As a benchmark of customer behavior, the Average Order Value (AOV) helps you set goals, come up with growth strategies and evaluate those strategies. It also shows how well you engage your customers and how well you match your products with their needs.
Too many times marketers focus on increasing their website’s traffic when, actually, increasing the AOV is more profitable. Directing more traffic towards your website is never cheap and there’s only so many new customers that you can attract.
On average, 90% of e-commerce customers spend $54 per order (Source). The top 10% are spending $163 per order, 3x more per order than remaining 90% of customers. The surprise comes from the top 1% of customers, who have an AOV of $267, which means 5x more than the AOV of most of your customer base.
The customer journey to purchase is slowly evolving. Smartphones are often used for research purposes as payment forms and checkouts are more complicated on smaller screens. Desktop devices, on the other hand, have the advantage of a smoother payment processes and the ability to quickly bounce between tabs for research.
As you can see below, e-commerce customers are increasingly mobile-centric, but big transactions are still being made on desktops. Thus, the AOV for desktop devices increased by 2.6% from 2016 to 2017 , while the AOV for smartphone increased by 5% in the same period. The surprise comes from tablets, which only experienced a increase in AOV of 1.4%, trailing both smartphones and desktop.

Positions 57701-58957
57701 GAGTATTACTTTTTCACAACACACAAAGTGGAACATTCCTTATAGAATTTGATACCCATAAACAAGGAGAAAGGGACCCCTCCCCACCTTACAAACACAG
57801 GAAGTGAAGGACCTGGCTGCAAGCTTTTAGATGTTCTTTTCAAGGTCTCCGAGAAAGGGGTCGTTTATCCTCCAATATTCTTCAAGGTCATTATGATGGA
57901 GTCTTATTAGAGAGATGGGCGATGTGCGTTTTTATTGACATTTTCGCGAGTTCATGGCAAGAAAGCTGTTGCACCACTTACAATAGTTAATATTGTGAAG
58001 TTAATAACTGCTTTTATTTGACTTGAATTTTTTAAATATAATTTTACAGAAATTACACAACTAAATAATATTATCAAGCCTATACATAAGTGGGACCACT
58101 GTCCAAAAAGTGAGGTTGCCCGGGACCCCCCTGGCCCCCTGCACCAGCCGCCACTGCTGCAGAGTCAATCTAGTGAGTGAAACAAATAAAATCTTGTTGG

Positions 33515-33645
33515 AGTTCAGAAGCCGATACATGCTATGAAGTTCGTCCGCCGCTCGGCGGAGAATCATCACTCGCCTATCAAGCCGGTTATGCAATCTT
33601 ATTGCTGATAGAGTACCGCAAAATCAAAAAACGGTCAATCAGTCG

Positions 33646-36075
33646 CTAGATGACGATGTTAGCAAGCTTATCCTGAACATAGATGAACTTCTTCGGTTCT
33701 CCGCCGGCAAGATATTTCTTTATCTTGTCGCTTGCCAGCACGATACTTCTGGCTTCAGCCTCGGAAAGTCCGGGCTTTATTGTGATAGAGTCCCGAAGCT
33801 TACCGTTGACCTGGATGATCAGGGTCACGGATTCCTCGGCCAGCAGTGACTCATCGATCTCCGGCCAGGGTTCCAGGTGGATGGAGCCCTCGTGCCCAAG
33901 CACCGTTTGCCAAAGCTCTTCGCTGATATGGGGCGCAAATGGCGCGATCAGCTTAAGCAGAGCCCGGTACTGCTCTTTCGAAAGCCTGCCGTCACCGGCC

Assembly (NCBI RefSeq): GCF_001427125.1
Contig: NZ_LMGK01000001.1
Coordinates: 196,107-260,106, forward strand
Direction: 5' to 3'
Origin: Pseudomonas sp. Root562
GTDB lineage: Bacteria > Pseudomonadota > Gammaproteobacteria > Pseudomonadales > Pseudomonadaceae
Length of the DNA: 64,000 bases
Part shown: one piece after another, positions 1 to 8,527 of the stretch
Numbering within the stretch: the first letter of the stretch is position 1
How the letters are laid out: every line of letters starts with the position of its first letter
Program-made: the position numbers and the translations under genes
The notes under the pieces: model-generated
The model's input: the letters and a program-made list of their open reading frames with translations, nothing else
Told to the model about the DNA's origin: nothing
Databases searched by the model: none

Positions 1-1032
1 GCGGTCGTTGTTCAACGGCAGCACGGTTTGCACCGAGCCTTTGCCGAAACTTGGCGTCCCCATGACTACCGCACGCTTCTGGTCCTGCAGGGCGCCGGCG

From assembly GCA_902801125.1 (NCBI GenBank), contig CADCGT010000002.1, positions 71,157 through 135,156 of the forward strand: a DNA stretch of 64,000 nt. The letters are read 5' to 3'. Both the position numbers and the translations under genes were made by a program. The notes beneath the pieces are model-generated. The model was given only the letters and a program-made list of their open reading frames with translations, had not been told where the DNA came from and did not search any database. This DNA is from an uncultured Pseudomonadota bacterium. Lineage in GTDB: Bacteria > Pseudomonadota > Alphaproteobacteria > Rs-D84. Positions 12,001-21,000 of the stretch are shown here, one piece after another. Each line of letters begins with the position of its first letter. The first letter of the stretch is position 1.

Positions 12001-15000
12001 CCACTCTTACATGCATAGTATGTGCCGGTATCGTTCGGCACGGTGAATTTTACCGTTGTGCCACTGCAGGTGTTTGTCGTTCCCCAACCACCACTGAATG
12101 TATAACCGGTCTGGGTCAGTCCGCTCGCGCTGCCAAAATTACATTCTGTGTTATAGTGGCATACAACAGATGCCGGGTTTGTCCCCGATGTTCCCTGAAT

If we were to analyze the AOV by operating system you can easily see that Apple fans spend more money online. Macintosh users have a higher AOV than Windows users (in Q4 2017,, Macintosh users spent an average of $157.44, compared to Windows users who spent an average of $144.31), while iOS users have a higher AOV than Android and Windows Phone users (iOS users spend an average of $115.47, while Android users spend about $97.49 and Windows Phone users $84.37).
In an ideal world, people would complete their payment details and finalize the checkout process without getting cold feet and changing their minds. Unfortunately, we don’t live in an ideal world and high cart abandonment rates are a reality. On average, e-commerce businesses lose about 25% of their potential sales during the checkout process.
Mobile leads the leaderboard when it comes to cart abandonment, with 86% of all transactions ending without a sale. Desktop devices perform the best in terms of cart abandonment – only 73% of transactions fail.
The conclusion is simple: the smaller the screen size, the less likely a customer is to finalize the purchase. As I said before, although the mobile traffic is increasing, people often use their phones to research, not always purchase.
But cart abandonment rates vary drastically from industry to industry. In order to have a clear image of how your store is performing, you should compare your current checkout rates to other stores within your industry.